The Rector writes ‘Happy Pentecost! We are now a whole 50 days after Easter and life continues on … We were all so glad to be open last week for public worship again and it was fantastic to see all your faces (even behind those masks). A reminder that the Sunday Services are 9am & 11am in St Mary’s and 10am in St John’s. Don’t forget that the 10:30am Wednesday Holy Communion Service in Carrigaline has now restarted. We also have the online Bible Study each Wednesday night at 8pm when the upcoming Sunday’s Gospel reading is discussed. As we are still not allowed gather indoors , we have now started a new little venture in the parish, specifically for those of you who are on Netflix (or other streaming facilities) We will have a gathering on the last Friday of the month to discuss a movie we will have watched during that month. We’ve started off with a film called ‘‘The Peanut Butter Falcon’ which is a 2019 American comedy-drama film written and directed by Tyler Nilson and Michael Schwartz. You have the rest of the month of May to enjoy it and then we will meet by Zoom at 8pm on Friday 28th May to discuss. I will send out the link with the Weekly Pew sheet nearer the date.
I was meant to include a note last week about the Flower Rota and the Bell Ringing Rota for St Mary’s Church and completely forgot!
If there is anyone who would like to be on these Rotas could you please get in touch with Joy Keefe 087-2559844. Joy will be able to explain better than I would what is involved. ‘
Random Notes CCCLXXXI
Where there’s a will, there is usually a way, as shown in the following tale. In the 1860s, the American Civil War was raging. In the southern States, strict conscription laws meant that every man between the ages of 17 and 35 was forced to fight for the Confederacy.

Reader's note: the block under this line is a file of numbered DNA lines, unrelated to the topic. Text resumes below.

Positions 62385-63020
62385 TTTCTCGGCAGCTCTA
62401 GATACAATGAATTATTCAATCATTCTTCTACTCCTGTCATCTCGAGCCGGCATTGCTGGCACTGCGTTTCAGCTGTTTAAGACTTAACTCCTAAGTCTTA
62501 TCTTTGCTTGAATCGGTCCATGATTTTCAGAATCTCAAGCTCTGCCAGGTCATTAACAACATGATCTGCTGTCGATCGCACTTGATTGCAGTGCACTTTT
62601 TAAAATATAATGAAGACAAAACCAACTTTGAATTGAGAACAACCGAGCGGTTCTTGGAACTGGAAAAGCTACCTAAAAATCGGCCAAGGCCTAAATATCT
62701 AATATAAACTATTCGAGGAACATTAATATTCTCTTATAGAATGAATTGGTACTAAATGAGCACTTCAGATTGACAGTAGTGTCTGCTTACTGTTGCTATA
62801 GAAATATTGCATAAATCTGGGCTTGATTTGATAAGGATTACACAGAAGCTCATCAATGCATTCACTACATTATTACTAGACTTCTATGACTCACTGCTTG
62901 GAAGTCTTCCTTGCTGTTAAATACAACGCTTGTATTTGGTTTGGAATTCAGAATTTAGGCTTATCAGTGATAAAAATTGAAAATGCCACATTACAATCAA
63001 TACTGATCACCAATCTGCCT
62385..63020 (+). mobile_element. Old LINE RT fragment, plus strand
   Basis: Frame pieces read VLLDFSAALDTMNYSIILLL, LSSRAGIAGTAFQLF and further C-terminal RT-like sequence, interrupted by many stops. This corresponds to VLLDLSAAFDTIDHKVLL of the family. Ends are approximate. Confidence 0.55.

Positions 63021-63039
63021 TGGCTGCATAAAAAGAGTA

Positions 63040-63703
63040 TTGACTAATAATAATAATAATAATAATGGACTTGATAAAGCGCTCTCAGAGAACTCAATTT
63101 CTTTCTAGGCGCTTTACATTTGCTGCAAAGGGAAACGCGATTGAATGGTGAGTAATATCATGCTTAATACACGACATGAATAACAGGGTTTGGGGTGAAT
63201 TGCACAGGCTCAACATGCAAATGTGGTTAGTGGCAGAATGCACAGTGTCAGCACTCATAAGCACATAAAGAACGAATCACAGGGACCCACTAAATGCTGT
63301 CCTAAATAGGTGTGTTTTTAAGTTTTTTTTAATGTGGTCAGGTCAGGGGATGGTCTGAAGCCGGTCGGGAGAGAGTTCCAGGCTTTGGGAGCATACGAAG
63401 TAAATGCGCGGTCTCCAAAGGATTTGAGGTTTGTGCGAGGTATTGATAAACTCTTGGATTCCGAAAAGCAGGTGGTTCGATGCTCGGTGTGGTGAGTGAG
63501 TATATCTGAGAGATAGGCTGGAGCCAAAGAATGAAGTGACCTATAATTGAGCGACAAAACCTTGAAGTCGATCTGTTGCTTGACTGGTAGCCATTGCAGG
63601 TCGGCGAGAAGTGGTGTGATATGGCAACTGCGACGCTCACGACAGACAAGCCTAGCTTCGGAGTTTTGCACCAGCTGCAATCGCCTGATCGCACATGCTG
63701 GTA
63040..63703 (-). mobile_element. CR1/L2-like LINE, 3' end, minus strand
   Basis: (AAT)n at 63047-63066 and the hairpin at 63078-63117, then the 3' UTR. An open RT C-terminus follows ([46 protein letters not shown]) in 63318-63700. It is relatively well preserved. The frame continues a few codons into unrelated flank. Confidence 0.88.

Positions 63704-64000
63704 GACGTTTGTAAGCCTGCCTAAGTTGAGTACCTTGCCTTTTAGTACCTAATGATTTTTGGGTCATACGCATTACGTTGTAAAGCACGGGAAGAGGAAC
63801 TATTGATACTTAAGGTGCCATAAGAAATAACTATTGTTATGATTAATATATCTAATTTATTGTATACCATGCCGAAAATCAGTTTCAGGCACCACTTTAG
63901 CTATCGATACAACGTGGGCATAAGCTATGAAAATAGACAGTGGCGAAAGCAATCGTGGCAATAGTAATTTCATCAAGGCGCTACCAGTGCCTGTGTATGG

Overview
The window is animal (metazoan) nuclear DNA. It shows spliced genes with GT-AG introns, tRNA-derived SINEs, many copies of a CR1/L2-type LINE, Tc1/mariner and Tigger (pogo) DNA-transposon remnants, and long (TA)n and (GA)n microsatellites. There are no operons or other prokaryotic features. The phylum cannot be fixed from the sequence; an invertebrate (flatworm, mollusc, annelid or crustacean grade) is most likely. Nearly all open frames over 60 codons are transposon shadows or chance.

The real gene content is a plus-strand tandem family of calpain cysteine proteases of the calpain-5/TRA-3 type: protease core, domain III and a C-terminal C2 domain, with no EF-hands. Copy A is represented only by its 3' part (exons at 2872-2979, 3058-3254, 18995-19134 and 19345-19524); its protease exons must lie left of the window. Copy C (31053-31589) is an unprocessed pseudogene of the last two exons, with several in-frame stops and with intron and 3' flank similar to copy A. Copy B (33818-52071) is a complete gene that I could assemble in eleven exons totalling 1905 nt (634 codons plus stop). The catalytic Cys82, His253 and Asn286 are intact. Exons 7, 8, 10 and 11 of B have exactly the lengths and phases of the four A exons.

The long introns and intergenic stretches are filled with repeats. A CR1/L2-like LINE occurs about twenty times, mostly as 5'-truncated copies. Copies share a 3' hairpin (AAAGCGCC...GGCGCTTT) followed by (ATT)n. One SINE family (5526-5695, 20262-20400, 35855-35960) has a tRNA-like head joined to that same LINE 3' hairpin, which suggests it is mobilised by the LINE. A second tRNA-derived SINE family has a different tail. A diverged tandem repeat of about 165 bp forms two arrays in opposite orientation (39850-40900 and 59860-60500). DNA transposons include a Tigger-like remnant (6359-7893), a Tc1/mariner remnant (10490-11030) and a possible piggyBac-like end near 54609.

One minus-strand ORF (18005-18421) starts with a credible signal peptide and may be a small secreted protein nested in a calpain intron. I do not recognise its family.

A young soldier, Keith Blaylock, faced a dilemma. The laws forced him to join the Southern army even though he secretly supported the Union side. It had to be in secret as his neighbours would have turned against him as a traitor if they knew the truth.
If he deserted, it could mean a prison term or execution, while a self-inflicted wound would just be patched up and he would have to re-join his regiment.
What on earth could he do?
He just couldn’t fight for what he felt was the wrong side.
Inspiration struck when he overheard two officers talking about an outbreak of smallpox. Smallpox was so infectious that it could wipe out a regiment in a very short time, but how to feign such a disease?
The answer came when he spotted a patch of poison ivy growing nearby.
One night soon after, he slipped out of camp and rolled in it. He then crept back to re-join his comrades.
The next morning his face, arms, and legs were covered in a bright red, oozing rash. But would it deceive the army doctors?
It did. The doctor who examined him declared that such a rash could only be caused by smallpox.
Keith Blaylock got his discharge!